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Obduction

Available Platforms
Release Date

August 24th, 2016

Developer

Cyan Inc.

Publisher

Cyan Inc.

Deals
$29.99
A new sci-fi adventure from Cyan, the creators of Myst. Abducted far across the universe, you find yourself on a broken alien landscape with odd pieces of Earth. Explore, uncover, solve, and find a way to make it home.

Introduction

Excuse me, is anyone there? I’m lost…I was walking in the forest, then suddenly this bright light appeared. The next thing I knew I woke up in a canyon and wandered my way into this town. Hello? Anyone? Someone please answer. What happened here? Where am I? That house looks like it was ripped right out of the ground. Am I dreaming? What’s REALLY going on here?

Storyline

You have been abducted by some kind of “seed” like alien being. A bright glow flew across the sky, drawing you in, leaving you to wake up alone on some alien world with an old western town in front of you. As you explore and solve puzzles, more things begin to come clear that this isn’t some utopia as the various holograms state, but instead a prison. You’ll have to solve puzzles and unravel the mystery to understand what exactly happened to you and this town in a very Myst like fashion.

Gameplay

The gameplay in Obduction is wonderful. If you are a fan of open-world puzzle adventure games like Myst, Riven, and more recently titles like The Witness, you’ll enjoy the gameplay here. I played for about 3 hours in VR on the HTC Vive and didn’t experience any motion sickness at all. The controls were actually extremely intuitive, and really the only issue I had is there are a couple areas that I felt a small performance issue, which in VR is a nightmare. I’ll get more into that when I discuss the graphics and visuals, but I wanted to note that I have quite a few hours in with VR, then played a new file from the start on PC with ultra-settings in my gameplay testing.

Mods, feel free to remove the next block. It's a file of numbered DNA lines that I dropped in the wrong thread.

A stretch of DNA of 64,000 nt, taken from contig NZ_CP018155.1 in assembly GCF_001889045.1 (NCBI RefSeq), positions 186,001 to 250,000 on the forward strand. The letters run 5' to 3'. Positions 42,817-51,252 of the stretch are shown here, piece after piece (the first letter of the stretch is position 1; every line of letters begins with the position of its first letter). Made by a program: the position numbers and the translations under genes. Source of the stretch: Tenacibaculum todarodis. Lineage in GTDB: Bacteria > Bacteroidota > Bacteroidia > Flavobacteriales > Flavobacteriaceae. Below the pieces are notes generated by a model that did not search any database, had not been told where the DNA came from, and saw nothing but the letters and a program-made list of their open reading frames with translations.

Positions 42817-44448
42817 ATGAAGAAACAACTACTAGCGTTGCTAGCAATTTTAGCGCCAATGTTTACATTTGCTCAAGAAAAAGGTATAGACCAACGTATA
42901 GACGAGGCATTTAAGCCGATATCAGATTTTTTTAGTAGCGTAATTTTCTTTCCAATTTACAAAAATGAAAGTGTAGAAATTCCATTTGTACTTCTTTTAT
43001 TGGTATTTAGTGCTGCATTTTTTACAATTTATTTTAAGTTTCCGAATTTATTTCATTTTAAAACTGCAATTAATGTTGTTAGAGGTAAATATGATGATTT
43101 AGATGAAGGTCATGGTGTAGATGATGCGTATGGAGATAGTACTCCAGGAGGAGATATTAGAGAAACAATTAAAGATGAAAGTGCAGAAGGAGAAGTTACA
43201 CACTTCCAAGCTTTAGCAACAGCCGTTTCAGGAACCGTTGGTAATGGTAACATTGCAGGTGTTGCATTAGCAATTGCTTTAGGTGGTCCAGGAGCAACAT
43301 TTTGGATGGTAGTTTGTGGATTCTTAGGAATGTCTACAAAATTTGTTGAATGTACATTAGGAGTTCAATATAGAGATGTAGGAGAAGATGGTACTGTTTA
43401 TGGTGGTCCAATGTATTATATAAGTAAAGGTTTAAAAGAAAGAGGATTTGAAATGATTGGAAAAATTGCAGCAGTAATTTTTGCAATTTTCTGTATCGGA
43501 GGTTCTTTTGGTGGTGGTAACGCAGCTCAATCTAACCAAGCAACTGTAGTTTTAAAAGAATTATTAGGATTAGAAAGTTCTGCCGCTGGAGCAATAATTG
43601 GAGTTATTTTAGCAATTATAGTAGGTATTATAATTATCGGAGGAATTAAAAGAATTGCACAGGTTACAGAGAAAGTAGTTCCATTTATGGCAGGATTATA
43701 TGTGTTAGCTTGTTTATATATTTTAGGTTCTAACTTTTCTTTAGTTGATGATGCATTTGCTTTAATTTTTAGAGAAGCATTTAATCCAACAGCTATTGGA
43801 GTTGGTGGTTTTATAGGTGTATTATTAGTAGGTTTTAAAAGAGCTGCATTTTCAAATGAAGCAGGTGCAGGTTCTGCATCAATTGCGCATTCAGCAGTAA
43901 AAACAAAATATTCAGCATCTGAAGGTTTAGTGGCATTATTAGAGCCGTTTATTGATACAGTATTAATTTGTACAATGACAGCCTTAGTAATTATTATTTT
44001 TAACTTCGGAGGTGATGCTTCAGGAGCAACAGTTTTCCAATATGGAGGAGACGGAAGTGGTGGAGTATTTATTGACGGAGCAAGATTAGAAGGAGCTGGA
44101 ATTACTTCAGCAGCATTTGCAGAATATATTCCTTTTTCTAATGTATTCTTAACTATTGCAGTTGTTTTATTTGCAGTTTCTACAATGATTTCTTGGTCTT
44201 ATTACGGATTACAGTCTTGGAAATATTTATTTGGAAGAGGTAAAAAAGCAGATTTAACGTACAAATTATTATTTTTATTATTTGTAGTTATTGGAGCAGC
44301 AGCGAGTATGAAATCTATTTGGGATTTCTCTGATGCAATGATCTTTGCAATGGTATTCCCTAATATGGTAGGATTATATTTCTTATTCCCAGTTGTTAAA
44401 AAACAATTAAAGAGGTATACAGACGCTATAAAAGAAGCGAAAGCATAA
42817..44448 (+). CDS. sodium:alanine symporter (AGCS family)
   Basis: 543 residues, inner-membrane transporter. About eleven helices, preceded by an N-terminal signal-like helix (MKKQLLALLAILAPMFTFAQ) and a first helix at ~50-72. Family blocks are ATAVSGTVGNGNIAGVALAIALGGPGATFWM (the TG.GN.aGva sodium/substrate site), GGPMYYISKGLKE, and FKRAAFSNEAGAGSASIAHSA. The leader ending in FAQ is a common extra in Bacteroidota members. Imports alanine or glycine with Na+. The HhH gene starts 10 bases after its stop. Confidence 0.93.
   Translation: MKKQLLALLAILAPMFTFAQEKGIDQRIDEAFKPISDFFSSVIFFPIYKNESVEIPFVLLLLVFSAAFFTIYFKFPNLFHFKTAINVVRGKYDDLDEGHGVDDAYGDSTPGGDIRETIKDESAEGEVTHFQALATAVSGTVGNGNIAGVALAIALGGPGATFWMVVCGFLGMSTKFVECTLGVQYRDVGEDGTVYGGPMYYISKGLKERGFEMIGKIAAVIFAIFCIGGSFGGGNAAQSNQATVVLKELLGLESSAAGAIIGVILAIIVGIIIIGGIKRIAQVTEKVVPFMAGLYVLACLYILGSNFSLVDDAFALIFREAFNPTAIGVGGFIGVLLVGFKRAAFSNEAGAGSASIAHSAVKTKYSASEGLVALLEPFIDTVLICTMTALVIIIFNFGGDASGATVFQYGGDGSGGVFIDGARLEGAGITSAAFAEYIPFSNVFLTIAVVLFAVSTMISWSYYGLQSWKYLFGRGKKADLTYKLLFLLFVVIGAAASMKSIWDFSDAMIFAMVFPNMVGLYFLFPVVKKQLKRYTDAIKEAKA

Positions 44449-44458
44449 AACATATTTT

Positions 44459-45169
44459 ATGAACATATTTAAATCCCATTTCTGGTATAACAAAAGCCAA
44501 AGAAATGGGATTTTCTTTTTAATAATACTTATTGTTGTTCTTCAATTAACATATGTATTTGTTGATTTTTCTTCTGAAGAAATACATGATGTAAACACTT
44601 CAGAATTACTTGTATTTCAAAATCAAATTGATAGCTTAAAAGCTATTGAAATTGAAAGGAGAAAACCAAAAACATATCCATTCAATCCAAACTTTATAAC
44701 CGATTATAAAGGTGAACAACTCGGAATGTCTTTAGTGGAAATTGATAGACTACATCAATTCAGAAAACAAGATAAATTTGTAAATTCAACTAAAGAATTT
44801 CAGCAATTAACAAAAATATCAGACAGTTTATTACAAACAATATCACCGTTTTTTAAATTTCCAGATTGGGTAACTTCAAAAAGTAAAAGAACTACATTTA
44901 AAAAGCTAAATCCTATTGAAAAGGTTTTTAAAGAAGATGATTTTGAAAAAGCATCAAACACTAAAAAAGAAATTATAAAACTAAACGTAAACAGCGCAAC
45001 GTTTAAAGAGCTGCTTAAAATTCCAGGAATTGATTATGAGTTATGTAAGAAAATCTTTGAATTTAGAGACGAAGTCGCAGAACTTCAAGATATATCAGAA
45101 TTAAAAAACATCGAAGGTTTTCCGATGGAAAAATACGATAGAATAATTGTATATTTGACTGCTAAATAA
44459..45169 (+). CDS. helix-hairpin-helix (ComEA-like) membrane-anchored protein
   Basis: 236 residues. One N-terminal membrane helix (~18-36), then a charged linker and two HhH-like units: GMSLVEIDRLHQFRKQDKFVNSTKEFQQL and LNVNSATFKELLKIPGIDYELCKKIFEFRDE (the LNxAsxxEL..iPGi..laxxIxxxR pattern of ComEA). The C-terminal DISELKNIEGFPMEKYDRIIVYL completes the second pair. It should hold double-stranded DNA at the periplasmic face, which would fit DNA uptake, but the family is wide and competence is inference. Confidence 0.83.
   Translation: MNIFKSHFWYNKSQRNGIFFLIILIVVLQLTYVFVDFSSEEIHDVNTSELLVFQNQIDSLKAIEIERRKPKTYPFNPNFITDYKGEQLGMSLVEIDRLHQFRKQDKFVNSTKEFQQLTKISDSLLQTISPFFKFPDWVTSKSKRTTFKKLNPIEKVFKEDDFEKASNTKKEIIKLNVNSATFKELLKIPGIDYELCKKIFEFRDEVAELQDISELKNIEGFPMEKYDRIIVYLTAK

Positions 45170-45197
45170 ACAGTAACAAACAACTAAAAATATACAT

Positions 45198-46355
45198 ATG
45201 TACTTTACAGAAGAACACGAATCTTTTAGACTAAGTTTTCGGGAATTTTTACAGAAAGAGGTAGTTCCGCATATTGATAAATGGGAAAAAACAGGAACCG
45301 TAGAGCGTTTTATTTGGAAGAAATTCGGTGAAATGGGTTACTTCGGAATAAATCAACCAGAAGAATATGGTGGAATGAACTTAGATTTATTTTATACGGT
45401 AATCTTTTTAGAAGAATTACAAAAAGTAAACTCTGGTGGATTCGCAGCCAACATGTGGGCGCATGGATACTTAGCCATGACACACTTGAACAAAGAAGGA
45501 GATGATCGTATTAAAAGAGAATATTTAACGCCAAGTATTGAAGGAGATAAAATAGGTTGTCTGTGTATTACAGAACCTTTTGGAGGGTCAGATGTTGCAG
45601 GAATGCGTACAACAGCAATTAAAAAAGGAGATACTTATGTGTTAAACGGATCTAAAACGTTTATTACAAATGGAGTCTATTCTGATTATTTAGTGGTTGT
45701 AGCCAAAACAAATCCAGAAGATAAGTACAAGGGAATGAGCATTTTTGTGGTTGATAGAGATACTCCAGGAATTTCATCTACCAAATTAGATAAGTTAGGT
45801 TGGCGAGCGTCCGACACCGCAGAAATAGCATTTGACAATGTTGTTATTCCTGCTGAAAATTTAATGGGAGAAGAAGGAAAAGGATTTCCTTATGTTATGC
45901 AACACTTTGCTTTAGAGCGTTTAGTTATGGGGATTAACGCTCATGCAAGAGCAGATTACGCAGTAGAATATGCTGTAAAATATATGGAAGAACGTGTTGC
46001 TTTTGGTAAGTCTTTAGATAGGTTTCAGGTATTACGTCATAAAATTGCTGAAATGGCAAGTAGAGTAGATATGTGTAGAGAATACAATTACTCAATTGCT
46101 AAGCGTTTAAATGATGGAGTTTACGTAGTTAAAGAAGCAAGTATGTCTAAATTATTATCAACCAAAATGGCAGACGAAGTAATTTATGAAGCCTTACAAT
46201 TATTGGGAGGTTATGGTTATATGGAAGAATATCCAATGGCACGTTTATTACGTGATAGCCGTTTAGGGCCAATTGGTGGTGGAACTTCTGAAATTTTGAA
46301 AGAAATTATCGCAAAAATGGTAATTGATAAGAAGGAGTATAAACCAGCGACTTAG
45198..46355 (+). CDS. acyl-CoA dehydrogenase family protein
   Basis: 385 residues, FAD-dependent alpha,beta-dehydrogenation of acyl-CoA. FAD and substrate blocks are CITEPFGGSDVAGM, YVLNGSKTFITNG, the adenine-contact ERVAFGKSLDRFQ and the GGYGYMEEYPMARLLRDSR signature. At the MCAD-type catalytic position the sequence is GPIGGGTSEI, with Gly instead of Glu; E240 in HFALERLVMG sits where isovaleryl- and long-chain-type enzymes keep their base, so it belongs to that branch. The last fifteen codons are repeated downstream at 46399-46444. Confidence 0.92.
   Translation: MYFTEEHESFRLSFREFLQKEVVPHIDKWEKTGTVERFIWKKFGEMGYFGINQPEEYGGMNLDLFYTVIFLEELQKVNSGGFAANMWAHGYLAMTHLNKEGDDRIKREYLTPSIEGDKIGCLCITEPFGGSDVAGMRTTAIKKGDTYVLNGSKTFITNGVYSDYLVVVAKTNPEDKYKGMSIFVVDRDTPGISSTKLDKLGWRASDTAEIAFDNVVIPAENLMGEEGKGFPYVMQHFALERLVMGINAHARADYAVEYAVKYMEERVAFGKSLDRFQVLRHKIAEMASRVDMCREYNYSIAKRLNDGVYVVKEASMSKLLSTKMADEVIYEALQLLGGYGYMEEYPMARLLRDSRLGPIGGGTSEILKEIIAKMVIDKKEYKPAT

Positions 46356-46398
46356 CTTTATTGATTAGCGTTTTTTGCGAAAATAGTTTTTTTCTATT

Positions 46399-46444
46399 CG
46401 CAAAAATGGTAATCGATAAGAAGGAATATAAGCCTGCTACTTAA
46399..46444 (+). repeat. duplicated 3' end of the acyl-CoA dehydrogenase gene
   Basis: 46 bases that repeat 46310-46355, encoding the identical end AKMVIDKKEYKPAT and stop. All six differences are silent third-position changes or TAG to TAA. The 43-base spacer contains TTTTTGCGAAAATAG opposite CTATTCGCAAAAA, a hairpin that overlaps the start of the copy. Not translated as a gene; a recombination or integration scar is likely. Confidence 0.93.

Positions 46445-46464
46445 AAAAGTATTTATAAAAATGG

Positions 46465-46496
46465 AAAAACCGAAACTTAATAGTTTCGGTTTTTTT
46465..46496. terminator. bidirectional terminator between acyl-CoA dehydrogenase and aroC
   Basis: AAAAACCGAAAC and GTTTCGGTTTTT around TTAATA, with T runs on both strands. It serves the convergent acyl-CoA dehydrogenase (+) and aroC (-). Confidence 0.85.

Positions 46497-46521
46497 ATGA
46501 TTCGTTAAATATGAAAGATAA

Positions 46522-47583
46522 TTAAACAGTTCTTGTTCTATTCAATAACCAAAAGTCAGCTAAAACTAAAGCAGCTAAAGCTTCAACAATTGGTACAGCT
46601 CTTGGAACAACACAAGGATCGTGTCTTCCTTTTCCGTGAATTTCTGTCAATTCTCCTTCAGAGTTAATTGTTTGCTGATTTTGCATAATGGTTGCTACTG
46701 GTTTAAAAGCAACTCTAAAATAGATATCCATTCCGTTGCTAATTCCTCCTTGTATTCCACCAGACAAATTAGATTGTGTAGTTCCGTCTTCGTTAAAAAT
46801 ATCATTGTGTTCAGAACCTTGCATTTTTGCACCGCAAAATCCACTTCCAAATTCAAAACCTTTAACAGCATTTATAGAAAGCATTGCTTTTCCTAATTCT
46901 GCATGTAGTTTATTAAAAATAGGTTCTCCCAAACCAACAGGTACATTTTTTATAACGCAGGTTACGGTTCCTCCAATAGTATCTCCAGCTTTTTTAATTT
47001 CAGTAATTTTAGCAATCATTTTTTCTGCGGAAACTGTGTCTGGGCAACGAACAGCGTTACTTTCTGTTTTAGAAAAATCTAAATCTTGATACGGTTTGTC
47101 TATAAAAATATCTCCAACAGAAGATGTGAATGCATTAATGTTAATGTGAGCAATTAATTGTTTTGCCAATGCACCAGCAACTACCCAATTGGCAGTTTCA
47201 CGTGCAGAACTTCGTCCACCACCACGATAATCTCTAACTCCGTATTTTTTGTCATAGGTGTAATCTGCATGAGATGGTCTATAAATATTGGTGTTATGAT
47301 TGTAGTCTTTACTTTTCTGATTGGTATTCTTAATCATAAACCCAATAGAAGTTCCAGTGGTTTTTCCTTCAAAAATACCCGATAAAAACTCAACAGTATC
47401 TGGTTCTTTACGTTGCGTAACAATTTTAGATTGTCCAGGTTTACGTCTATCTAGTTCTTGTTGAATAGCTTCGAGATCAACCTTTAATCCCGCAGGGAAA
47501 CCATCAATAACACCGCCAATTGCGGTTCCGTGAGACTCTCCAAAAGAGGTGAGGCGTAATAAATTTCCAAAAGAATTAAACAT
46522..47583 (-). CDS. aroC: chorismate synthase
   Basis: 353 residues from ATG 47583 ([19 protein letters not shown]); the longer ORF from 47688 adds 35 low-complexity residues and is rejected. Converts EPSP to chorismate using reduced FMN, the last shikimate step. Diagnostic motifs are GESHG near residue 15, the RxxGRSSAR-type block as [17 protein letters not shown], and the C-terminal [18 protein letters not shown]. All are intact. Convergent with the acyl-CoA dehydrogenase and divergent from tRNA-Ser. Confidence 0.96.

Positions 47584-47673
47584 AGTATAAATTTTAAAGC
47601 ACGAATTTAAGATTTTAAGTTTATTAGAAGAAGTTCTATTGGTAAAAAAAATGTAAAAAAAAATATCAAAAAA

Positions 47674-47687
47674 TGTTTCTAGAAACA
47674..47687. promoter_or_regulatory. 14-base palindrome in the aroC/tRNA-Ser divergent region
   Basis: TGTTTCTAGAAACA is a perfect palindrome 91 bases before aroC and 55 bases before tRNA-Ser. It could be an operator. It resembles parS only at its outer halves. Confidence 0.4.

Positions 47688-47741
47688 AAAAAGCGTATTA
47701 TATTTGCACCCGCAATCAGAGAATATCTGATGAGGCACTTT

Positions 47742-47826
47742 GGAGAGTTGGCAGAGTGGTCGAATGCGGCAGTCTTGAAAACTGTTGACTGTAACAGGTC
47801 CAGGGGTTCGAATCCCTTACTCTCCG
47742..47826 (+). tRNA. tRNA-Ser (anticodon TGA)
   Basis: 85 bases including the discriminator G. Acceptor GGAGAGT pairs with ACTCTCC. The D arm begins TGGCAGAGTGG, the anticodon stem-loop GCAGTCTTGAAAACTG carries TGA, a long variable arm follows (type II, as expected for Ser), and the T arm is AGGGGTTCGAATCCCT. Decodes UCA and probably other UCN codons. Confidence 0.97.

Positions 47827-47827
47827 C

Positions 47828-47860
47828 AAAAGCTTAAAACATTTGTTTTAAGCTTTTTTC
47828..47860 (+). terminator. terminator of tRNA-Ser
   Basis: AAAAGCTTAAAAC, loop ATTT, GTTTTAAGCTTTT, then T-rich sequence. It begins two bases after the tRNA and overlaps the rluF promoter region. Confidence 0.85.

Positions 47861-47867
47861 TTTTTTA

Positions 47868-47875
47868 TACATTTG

You need to explore everything in this kind of game, and if there was ever a time to use the term “walking simulator,” this would be it. But to me, walking-simulator isn’t a negative thing. The world here is full of places to explore, and though fairly opened up to you, I never felt lost or unsure of where to go for too long which is important, but I also felt challenged and puzzled in what steps were needed to unlock new areas.

Outside of that, I don’t want to spoil too much, but the storyline and gameplay is fantastic for what I’ve played thus far. I plan to play this in full on stream at Beam.pro/WeiseGamer, so if you’re interested you can watch me there.

Visuals

Moving into visuals, I touched on this some already but the game is gorgeous. I was running everything with a GTX 1080 on ultra, and had no issues except for a couple areas that decided to drop frames. This was the same for playing in VR, and really these frame drops in VR are detrimental to the experience. I’ve never been motion sick, but many people have issues with frame drops in VR in causing motion sickness, so your mileage may vary. Personally, the couple areas that had issues were corrected almost immediately and I didn’t see this as a huge problem.

The game itself is beautiful, however, and everything about the atmosphere outside the “bubble” you are in to the layout of the town was well thought out. There are a few weird environmental things, like a lack of interactable objects when you see a bench with items on it for example, but this doesn’t take away from the game or immersion in my personal experience.

Audio

The audio in this game is another big hit with me, to the point I’m considering purchasing the soundtrack. You get this ominous feeling walking around this deserted town, and when “listening” to the various holograms you can hear a sort of static or computer generated audio file being played which was pretty awesome for the theme. When you get close to the borders of the town, there is a barrier of some kind that resembles a forcefield, and walking into it gives you a great effect as well. Overall, I really have to commend the devs for the sound effects and music within the game.

Replay-ability

Replay ability is a little hard for me to judge at this point because I haven’t beat the game yet, however I was told there are multiple endings to experience. However, these endings don’t require a complete playthrough to happen a second time, as you can load a save and get the other endings if needed. I haven’t beaten the game yet myself so I can’t speak on this too much, but the story seems to be one that if you wanted to go back through again, you can still enjoy it.

Overall Wrap-Up

Overall, I definitely have to recommend Obduction if you are into open world puzzle adventure games like this. The Witness had more puzzling mechanics in terms of physical puzzles, however if you like games like that which make you think, or you’re old enough to have played Myst, you will love this. If you are unsure or new to these titles, I think you’ll still enjoy the story and unraveling the mystery of this town and what happened to your character, but you may want to look for a sale as the price is $30.

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